BR rejection plate removing!

AC\DC

Senior Member
Location
Florence,Oregon,Lane
Occupation
EC
Hello I ordered a BR quad 30-20 from my Eaton reb for a BR panel. I got one from them and it had a rejection plate( or clip can’t remember). I said it won’t fit with that on my older BR panel. He tells me to just Pop it out!

He tells me that is how they come,every one pops them out.
Call Eaton they tell me it will void warranty!
Told him to send me one without it!
He ended up sending me a new one without the clips. So wondering if any of you guys have removed them? I tried Removing it, just to see how easy and blew the breaker apart.
 

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Another C10

Electrical Contractor 1987 - present
Location
Southern Cal
Occupation
Electrician NEC 2020
I tried Removing it, just to see how easy and blew the breaker apart.
It's worth the wait to have them send you the correct breaker. I wouldn't suggest modifying a breaker because they usually do end up being damaged not to mention, now its obvious the breaker was altered beyond design.
 

PhenixFord

Member
Location
Cabot, AR.
Occupation
Industrial Systems and Controls
I've removed them with only slight damage to the casing.

I've also hack-sawed the foot on Square-D Homeline (I think) breakers.
 

norcal

Senior Member
Can also hacksaw a notch in the bus stab, have seen that stunt before and just as ill advised as the breaker mod discussed above.
 

PhenixFord

Member
Location
Cabot, AR.
Occupation
Industrial Systems and Controls
I’ve done it like maybe 10 years ago when I was an apprentice. Now that I’m The one that can get sued I’m paranoid
Yea, I know it isn't the right thing to do. But I sure enjoyed defeating their little proprietary nuances.

I've got many years of "Service" under my belt. Never seen one fail.
 

Another C10

Electrical Contractor 1987 - present
Location
Southern Cal
Occupation
Electrician NEC 2020
I'd like to ad on this in that aside from the breaker seating snugly on the buss fin or being kept from slopping around while engaged within the supports, I'm pretty sure a 20 amp breaker is a 20 amp breaker regardless who makes it, The argument of it's forbidden and a criminal act to interchange breakers, I know its more about liability but as far as performance of thermal protection, a breaker is going to trip at its thermal rating regardless the manufacturer. That's my thought anyway. Granted, I do my best to assure the breaker I put in a panel is designed for the panel.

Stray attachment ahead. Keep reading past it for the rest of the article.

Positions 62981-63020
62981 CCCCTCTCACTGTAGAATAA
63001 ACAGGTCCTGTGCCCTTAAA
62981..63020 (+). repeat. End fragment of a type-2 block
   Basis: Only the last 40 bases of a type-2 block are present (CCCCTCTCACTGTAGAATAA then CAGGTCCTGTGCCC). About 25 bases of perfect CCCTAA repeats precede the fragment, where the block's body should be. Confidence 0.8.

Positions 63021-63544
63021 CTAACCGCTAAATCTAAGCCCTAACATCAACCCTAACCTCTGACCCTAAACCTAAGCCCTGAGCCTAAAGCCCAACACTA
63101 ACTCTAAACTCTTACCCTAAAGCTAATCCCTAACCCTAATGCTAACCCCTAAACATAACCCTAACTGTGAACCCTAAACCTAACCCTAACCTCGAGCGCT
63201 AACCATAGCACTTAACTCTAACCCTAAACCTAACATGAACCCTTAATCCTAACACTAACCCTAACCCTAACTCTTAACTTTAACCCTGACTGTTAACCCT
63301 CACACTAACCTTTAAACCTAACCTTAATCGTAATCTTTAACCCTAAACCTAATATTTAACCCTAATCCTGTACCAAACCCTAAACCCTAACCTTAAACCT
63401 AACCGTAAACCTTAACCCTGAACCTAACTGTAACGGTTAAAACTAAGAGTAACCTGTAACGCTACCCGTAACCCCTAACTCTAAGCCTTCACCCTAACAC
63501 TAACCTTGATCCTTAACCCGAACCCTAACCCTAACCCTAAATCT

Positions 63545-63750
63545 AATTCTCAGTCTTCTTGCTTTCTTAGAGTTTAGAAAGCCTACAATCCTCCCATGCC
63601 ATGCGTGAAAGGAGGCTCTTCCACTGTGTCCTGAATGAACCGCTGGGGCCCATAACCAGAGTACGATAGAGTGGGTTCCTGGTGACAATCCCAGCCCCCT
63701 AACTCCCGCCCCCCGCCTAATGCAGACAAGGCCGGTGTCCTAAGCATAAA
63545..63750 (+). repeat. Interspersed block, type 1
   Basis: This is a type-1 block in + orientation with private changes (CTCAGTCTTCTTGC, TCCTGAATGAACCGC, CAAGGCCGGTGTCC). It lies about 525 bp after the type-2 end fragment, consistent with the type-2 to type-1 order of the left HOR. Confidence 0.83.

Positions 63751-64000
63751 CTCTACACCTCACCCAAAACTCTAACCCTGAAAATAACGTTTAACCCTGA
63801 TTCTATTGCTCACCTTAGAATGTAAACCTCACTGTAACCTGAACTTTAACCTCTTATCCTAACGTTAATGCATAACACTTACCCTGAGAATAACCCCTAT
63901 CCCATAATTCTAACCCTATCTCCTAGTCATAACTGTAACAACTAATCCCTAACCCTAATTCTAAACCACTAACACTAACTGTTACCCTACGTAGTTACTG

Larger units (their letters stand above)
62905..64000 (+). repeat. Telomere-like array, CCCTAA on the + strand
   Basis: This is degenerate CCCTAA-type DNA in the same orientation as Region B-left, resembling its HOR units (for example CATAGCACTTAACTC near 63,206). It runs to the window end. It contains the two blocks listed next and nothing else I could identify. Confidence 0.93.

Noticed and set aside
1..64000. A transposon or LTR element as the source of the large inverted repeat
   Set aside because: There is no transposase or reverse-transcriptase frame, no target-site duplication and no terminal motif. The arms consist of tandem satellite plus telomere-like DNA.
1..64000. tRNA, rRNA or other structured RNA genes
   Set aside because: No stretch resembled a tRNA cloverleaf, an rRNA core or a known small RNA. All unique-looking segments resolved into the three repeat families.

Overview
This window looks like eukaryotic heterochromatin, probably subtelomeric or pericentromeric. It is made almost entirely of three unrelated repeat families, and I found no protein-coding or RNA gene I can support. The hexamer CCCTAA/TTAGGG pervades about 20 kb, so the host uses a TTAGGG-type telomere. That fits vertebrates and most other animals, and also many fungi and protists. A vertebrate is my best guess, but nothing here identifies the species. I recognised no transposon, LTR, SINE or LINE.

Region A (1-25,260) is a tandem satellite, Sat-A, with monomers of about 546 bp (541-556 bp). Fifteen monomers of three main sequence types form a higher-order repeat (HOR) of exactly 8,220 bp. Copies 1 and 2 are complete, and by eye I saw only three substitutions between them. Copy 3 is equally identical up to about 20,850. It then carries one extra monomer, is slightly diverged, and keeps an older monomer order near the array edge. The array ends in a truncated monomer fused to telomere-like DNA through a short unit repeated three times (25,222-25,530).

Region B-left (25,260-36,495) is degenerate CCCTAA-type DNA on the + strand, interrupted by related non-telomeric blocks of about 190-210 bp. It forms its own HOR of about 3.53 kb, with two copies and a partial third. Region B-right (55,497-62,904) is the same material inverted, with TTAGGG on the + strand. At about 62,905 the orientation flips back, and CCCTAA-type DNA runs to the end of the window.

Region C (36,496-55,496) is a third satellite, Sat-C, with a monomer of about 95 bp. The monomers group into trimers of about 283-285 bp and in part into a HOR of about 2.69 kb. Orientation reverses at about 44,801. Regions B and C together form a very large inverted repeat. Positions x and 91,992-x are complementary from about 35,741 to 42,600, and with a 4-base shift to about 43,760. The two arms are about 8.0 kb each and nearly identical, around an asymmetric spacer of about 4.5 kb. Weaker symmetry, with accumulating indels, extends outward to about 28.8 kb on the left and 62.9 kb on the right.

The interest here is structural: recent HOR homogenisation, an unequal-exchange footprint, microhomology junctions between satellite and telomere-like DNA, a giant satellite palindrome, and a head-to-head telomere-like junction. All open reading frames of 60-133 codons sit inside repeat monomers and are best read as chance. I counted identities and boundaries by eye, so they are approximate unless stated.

kwired

Electron manager
Location
NE Nebraska
Technically it is a tandem style breaker and is providing two output poles on each input pole.

Back when there still was the 42 circuit rule this was a bigger deal, though they must have figured out it really wasn't that big of a deal when they removed the 42 circuit rule.

Any tandem or twin breaker that doesn't have rejection features for a panel slot not intended to accept it is likely not CTL rated. Some designs are easier to "cheat" than others.

This generally only an issue with older panels as it wasn't too long after the 42 circuit rule disappeared that nearly all panels available are designed to accept tandems on ever breaker connection point from what I have noticed.
 

kwired

Electron manager
Location
NE Nebraska
I've removed them with only slight damage to the casing.

I've also hack-sawed the foot on Square-D Homeline (I think) breakers.
Probably wa QO, their rejection feature is in the foot, Homeline rejection feature is similar to many other 1 inch wide breakers and there is a notch in the bus where a tandem is allowed to be installed.
 

Another C10

Electrical Contractor 1987 - present
Location
Southern Cal
Occupation
Electrician NEC 2020
Technically it is a tandem style breaker and is providing two output poles on each input pole.
Technically each fin of a 100 Amp panel is rated for 100 A. , granted the entire A or B phase is also rated at the same 100 A rating. I always explain to clients wondering how much power their 100 A Panel really has, I tell them well .. technically you have 100 Amps of a 220 v supply or 200 A of a 120 v supply, that always seems to help their perspective, or explain the available pressure as one would with sprinklers, you can only operate so many zones at a time. you can have 50 zones.

Sorry off topic ..
 

kwired

Electron manager
Location
NE Nebraska
Technically each fin of a 100 Amp panel is rated for 100 A. , granted the entire A or B phase is also rated at the same 100 A rating. I always explain to clients wondering how much power their 100 A Panel really has, I tell them well .. technically you have 100 Amps of a 220 v supply or 200 A of a 120 v supply, that always seems to help their perspective, or explain the available pressure as one would with sprinklers, you can only operate so many zones at a time. you can have 50 zones.

Sorry off topic ..
Not that I disagree but my comment was geared more towards number of overcurrent devices allowed in the panel and not how many amps each "slot" can handle. This issue sort of went away when NEC removed the 42 circuit rule, but older panels still have listing and instructions that limite them to whatever they were designed for. Like I said, most panels today will accept a tandem/twin in every position where that was only likely at one time with a panel with 20 or less positions and the reason you used to see a lot of "30/40" designed ones.
 
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